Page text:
2) Writing hypertext is a lot of work. As I wrote before: “If you wrote a 5,000-word short story, with just one ‘fork in the road,’ that would end up being two 5,000-word stories, each of which has to work. From then on, for each new fork, you can do the math.”

So, compared to a regular story, more work and fewer possible readers.

3) Here’s another factor I just thought of. My first hypertext story was written back in the early 1990s, not long after the Web was invented — and before a lot of people (including me) had internet access (and when a lot of the “internet access” available didn’t even include the Web).

I downloaded a program from a BBS which enabled the creation of the hypertext story, and then you uploaded the text and a “reader” program to BBSs for people to download and run on their own computers. I even paid the guy who wrote the program to add one more feature to a special version for me.

This was a rather clumsy system, and I don’t think it had a lot of downloads, but one advantage was that it was not a Web page. Writing stories on the Web (which I do, obviously) means they’re just more Web pages. That may be one reason I make the HTML versions, which can be downloaded and printed, or loaded on Kindles or other e-readers.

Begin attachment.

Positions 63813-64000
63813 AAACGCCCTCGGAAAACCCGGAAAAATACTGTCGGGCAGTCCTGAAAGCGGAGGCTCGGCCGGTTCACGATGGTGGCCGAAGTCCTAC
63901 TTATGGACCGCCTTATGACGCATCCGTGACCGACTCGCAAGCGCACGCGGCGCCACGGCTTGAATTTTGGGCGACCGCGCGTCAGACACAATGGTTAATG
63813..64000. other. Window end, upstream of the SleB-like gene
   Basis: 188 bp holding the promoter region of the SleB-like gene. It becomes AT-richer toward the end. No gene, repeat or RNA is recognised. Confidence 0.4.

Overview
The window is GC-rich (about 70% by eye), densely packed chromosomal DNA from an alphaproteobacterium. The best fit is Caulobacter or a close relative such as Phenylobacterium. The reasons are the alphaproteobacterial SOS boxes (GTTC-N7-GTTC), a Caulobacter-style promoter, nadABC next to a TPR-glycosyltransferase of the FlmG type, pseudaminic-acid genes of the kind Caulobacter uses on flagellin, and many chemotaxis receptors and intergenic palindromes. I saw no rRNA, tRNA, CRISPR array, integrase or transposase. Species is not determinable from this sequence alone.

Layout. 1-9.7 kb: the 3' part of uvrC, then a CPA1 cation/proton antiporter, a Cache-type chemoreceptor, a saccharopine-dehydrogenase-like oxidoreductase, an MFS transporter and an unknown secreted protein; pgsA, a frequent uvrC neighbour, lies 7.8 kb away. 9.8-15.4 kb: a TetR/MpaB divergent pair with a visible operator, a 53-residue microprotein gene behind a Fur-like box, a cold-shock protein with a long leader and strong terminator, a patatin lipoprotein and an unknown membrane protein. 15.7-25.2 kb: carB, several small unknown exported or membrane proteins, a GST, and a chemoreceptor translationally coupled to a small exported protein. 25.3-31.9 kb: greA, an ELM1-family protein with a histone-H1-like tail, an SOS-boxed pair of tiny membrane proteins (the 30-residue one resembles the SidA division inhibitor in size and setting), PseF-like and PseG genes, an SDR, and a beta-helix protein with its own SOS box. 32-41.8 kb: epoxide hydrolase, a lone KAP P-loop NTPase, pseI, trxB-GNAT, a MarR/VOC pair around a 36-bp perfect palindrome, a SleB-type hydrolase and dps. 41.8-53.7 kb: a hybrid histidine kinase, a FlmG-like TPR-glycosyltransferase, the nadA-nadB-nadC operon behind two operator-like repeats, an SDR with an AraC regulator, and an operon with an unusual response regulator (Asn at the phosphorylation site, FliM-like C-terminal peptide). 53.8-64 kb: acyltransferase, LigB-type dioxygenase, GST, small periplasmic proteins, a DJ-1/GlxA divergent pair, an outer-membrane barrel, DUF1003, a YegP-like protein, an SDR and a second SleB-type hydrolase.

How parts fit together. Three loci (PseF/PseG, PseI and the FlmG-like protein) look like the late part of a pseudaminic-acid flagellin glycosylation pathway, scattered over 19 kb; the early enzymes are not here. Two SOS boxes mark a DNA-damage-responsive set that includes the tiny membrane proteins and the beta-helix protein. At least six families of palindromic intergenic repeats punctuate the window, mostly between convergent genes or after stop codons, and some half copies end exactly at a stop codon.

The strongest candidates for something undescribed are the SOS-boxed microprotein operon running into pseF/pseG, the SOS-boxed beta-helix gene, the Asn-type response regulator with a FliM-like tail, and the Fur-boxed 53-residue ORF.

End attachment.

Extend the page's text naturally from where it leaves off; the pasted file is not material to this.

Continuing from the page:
A novel, for example, should be a discrete thing, maybe on paper or maybe as an e-book, but it’s not the same if it’s just pages scattered through the Sunday NY Times.

This is exacerbated in hypertext, because the way I’d want to do a hypertext story would require conditional links — where the same link would go do different locations depending on various conditions. (The Web is not designed that way, nor should it be, since I can only imagine the nefarious purposes for which it would be used. But if there was a hypertext system which wasn’t the Web, which could operate according to different rules, that would be interesting.)

(There was something called XML, which at some point was supposed to be the next step beyond HTML — the code behind every website — but it didn’t take off the way it was originally supposed to. It’s used in Web pages, but it has to be accessed by regular old HTML. You can’t just create Web pages entirely in XML and have browsers display them, so the parts of the XML standard which I wanted to use didn’t pan out.)

I use the Web because it’s there. It’s the easiest way to do something that’s like what I want to do, and it means I can concentrate on the writing rather than trying to figure out how to become a programmer, too.

And, of course, even if I did become a programmer and create the hypertext structure I’d want for a specific project, see the point above about audience.